Read the Revolution

curated collection of excerpts from exciting, thought-provoking books about the American Revolution

History

July 2, 2013

Fear on the First 4th of July

Independence Day wasn't always a time of celebration. On July 4, 1776—the day the Declaration of Independence was approved by the Second Continental Congress—the prevailing mood was trepidation and fear. In Our Lives, Our Fortunes, and Our Sacred Honor, author Richard Beeman reminds us that the original Independence Day was not viewed so much as a new beginning but as a prelude to full-scale war.

"The Pennsylvania Evening Post was apparently the first newspaper to publish the Declaration, on Saturday, July 6. But from that time forward, the news spread quickly, both in print and by word of mouth. Perhaps the most dramatic unveiling of America's call for independence came in New York City, on July 9, when General George Washington ordered officers of his Continental Army to engage in public readings of the Declaration to their troops, with the British 'constantly in view.' Washington believed that such readings would 'serve as a free incentive to every officer, and soldier, to act with Fidelity and Courage,...knowing that now the peace and safety of his Country depends (under God) solely on the success of our arms. And that he is now in the service of a State, possessed of sufficient power to reward his merit, and advance him to the highest Honors of a free Country.' The ceremonies in New York were not confined to dignified public readings. That same evening a mob in the city toppled an equestrian statue of George III, cutting off the head. According to one observer, 'the lead from which this monument was made is to be run into bullets, to assimilate with the brain of our infatuated adversaries.' And, in fact, the patriot army did make good use of the 4,000 pounds of lead in the statue, melting it down to make 42,000 musket bullets.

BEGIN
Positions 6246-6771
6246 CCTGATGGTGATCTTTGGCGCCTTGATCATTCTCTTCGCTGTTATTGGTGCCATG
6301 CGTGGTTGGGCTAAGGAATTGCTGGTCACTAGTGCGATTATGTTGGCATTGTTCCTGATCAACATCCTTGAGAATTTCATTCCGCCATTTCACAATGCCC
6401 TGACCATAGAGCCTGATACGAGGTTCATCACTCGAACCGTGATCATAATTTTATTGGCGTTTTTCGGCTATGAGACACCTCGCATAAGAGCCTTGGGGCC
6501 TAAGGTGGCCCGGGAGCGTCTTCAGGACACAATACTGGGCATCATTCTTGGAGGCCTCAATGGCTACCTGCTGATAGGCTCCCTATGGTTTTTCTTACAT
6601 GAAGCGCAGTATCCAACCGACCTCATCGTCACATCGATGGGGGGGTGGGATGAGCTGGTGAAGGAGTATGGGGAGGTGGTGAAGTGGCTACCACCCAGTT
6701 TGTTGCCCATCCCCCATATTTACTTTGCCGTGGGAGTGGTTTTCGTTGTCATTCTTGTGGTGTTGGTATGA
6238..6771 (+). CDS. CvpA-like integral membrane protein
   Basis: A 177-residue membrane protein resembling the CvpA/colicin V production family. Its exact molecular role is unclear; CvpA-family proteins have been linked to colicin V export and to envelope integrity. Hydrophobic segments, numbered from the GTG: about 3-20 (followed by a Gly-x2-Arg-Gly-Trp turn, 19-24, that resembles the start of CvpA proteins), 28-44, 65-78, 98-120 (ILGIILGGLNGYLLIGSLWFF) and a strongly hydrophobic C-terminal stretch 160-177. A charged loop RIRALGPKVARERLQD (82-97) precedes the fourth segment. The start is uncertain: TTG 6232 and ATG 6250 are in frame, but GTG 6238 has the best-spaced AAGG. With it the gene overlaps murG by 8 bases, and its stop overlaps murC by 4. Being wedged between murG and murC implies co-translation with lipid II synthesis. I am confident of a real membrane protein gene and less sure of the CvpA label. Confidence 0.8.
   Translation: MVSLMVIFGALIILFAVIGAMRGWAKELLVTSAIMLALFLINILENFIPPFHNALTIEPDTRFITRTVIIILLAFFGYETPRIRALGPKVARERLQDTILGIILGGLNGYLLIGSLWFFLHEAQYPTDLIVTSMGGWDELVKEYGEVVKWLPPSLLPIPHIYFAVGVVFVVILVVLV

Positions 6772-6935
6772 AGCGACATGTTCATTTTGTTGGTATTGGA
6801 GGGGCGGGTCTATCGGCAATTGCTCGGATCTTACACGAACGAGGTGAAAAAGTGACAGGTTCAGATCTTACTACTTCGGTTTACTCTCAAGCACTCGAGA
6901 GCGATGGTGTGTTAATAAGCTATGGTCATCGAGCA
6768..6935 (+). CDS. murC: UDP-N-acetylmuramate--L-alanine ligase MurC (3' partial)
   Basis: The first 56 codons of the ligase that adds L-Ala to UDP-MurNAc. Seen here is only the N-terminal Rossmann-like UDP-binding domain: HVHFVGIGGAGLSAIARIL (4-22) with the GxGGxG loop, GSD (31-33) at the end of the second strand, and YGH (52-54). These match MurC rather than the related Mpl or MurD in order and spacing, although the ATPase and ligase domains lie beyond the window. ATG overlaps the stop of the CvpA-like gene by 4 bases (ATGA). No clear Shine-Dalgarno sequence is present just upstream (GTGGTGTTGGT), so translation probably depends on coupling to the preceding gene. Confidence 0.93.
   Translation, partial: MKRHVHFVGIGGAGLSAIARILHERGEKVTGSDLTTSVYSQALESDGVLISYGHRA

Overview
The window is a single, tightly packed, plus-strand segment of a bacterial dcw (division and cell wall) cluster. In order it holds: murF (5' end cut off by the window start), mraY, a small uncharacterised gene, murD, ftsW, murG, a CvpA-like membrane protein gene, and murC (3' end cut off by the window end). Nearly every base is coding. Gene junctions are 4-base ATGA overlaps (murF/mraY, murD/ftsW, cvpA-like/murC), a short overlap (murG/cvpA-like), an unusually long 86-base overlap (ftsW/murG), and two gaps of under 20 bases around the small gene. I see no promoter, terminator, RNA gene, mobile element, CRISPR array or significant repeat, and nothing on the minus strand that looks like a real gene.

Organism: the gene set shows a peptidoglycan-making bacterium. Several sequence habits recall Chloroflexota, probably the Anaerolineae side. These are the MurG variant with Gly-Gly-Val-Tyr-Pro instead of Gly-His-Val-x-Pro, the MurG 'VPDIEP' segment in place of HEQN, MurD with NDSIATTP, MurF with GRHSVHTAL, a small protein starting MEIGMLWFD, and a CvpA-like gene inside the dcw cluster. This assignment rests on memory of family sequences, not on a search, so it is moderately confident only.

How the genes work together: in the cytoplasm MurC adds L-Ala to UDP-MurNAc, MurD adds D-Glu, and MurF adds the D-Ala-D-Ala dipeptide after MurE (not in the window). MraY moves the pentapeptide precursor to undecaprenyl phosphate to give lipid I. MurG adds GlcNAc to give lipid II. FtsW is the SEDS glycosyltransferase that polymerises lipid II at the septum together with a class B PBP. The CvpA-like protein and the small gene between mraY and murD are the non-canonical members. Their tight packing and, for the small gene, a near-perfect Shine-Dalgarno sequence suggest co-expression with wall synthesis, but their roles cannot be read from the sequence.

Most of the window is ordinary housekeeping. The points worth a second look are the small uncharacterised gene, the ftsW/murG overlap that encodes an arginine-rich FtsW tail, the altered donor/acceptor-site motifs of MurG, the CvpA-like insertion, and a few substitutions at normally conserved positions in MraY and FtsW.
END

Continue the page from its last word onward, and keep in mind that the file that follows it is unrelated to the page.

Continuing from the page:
"However joyous the New York celebration of the symbolic demise of George III may have been, General Washington, looking out onto New York harbor at the ever-increasing number of British warships anchored there, realized that the battle had only begun. By mid-August Washington's army of only a little over 10,000 militiamen and a virtually nonexistent patriot navy found themselves facing a fleet of seventy British warships and over 32,000 troops. By mid-September the British had occupied all of New York City, with Washington's army fleeing north of the city. A year later, the British army marched unopposed into Philadelphia, occupying the city and causing members of the Continental Congress to scurry westward, first to a temporary capital in Lancaster and a few weeks later to York, Pennsylvania. America's citizens, their political leaders, and, especially, a beleaguered continental army were realizing just how daunting their commitment of their lives, their fortunes, and their sacred honor was."

Richard R. Beeman, Our Lives, Our Fortunes, and Our Sacred Honor: The Forging of American Independence, 1774-1776 (New York: Basic Books, 2013), 417-418.

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